Although the number of laboratories participating in the national index and the number of profiles in the index has steadily increased, it is also important to consider the usefulness of the information in the national index. As noted in the above chart, as of February 2001 there were 23,301 forensic profiles in the national index. Although no exact number is available, in its July 13, 1999 recommendation to the Attorney General, the Commission stated that tens of thousands of evidence samples across the country were untested. In our judgment, the crime-solving potential of CODIS will not be fully realized until a substantial number of forensic profiles are added, especially profiles from cases without a suspect. Convicted offenders cannot be linked with crimes until the DNA profiles from crime-scene evidence are included in CODIS. According to FBI statistics, there was a significant increase in the number of offenders at the state level linked to unsolved crimes as the number of forensic profiles grew. In our judgment, the low number of forensic profiles in the national index from nonsuspect cases appears to be the result of resource shortages at state and local laboratories. Many laboratories do not have the resources to perform DNA testing on old cases or on cases with no suspect. Laboratory personnel are fully occupied trying to keep up with the demand for DNA testing in cases with a suspect. According to the FBI, the police have a suspect in approximately 80 percent of the cases submitted for DNA testing. However, based on DNA test results, the initial suspect is not the perpetrator in approximately 20 percent of these cases.
In addition to the tens of thousand of cases awaiting analysis, the Commission estimated that several hundred thousand convicted offender samples were awaiting analysis. As state legislatures passed laws requiring the collection of DNA samples, laboratories across the country received an influx of convicted offender samples without necessarily having the capability to analyze them all. Appendix IV discusses some of the factors that have contributed to both the case and convicted offender backlogs. 4
Additionally, unless the DNA profiles in the national index contain information for specific loci, the profiles are not included when the index is searched. As a result, the profiles are essentially useless at the national level. The NDIS requirements 5 contain the following provisions:
However, in certain circumstances, a laboratory can request that a specific profile be searched at the national index (even though it has less than the required number of loci) through a procedure called a keyboard search. In addition, state and local index laboratories determine the number of loci a profile is required to have in order to be included in a search of their own indexes. Laboratories can change this search parameter as necessary.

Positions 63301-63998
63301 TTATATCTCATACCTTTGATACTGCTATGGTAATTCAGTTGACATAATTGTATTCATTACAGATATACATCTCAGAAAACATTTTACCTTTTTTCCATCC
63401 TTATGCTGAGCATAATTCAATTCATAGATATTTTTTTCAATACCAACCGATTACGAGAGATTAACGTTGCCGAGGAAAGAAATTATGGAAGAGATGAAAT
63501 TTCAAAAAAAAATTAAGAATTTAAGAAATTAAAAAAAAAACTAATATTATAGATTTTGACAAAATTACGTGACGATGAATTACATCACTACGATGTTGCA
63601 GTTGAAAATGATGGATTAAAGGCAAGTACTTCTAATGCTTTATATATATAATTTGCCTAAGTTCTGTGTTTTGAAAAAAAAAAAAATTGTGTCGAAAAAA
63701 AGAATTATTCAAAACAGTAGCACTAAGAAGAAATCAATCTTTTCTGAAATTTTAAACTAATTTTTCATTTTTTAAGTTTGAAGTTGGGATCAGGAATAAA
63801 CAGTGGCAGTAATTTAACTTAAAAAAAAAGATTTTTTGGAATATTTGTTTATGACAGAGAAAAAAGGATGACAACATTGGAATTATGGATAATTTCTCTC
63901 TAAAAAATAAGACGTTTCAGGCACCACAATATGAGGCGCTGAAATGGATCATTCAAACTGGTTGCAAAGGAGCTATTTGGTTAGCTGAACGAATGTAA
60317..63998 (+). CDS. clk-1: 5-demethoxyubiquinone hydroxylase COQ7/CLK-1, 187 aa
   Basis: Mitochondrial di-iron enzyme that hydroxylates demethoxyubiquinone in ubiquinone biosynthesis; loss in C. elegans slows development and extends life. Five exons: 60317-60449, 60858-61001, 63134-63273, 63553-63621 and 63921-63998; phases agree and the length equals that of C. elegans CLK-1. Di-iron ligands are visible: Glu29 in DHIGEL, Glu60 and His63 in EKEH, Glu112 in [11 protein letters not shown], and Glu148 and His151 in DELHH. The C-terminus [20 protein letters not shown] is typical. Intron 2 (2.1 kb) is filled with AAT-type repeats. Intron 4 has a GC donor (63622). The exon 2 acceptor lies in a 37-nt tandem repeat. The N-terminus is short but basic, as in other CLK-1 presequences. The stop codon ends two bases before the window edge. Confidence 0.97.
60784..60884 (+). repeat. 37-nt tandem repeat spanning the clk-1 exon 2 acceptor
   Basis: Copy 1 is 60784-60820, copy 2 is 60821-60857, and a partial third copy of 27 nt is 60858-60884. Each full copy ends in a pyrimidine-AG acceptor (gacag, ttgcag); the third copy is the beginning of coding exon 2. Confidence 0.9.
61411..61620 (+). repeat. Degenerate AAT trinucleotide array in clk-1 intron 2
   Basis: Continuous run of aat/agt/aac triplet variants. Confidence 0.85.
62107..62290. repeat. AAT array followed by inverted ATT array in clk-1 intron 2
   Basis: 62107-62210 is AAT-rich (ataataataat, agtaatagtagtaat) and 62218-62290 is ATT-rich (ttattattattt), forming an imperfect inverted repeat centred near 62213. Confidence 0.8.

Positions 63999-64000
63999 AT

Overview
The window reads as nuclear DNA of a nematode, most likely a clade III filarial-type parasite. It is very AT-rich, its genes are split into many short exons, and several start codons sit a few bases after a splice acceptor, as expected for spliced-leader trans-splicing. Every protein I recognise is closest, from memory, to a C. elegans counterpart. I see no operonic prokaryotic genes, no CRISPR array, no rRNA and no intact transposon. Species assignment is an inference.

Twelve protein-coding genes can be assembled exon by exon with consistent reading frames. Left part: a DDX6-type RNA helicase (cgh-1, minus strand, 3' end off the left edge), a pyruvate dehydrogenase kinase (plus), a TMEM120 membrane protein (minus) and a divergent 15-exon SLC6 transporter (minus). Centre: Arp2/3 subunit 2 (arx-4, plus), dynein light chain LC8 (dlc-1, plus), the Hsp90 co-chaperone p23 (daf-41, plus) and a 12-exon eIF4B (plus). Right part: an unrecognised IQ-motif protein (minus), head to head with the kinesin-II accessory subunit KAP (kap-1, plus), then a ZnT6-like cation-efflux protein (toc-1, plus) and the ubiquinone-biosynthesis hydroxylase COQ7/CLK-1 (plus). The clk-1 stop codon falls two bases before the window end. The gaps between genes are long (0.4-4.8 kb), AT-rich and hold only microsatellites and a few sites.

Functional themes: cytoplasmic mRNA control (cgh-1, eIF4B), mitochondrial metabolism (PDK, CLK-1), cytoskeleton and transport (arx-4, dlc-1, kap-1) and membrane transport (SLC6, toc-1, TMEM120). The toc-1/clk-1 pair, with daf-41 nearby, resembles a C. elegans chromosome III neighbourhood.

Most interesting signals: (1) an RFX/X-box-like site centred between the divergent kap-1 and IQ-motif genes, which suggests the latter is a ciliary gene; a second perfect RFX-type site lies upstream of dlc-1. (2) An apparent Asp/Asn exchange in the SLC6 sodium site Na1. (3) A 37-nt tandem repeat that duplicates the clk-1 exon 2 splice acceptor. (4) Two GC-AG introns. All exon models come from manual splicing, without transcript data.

The FBI considers profiles with less than the required number of loci to be incomplete. Each month, the FBI determines the number of complete and incomplete profiles in the national index by laboratory. According to the FBI's statistics, as of February 28, 2001, 24 percent of the forensic profiles and 29 percent of the convicted offender profiles were incomplete. The incomplete profiles substantially reduce the effectiveness of CODIS. Again, in our judgment, part of the reason there are so many incomplete profiles in the national index is a lack of resources at state and local laboratories. See Appendix IV for a discussion of resource issues and other factors that affect a laboratory's DNA testing program.
Impact of CODIS
The FBI uses the number of investigations aided to help measure the impact of CODIS. The matching of DNA profiles through CODIS may provide investigative leads in more than one investigation so the FBI decided to focus on investigations aided rather than on the number of DNA profile matches that occurred using CODIS. For example, six rapes in Washington, D.C., were linked to three rapes in Jacksonville, Florida, using CODIS. When the DNA profile from one of these crime scenes matched the DNA profile of a convicted offender, the investigations for all nine cases were aided. Thus one DNA profile match resulted in nine investigations aided. According to the FBI, CODIS had aided 1,733 investigations as of February 2001.
The complete impact of CODIS cannot be easily measured. The use of DNA evidence to link a suspect to a crime can result in a guilty plea by the suspect, saving the criminal justice system the cost of a trial. DNA evidence is also useful to investigators because it helps to determine whether or not a suspect was involved in a crime, reducing the number of hours spent investigating suspects who were not involved in a crime. There are some intangible results associated with CODIS as well. When DNA evidence is used to solve very old crimes, the closure provided to victims and their families is impossible to measure, although it can have a profound effect on those involved.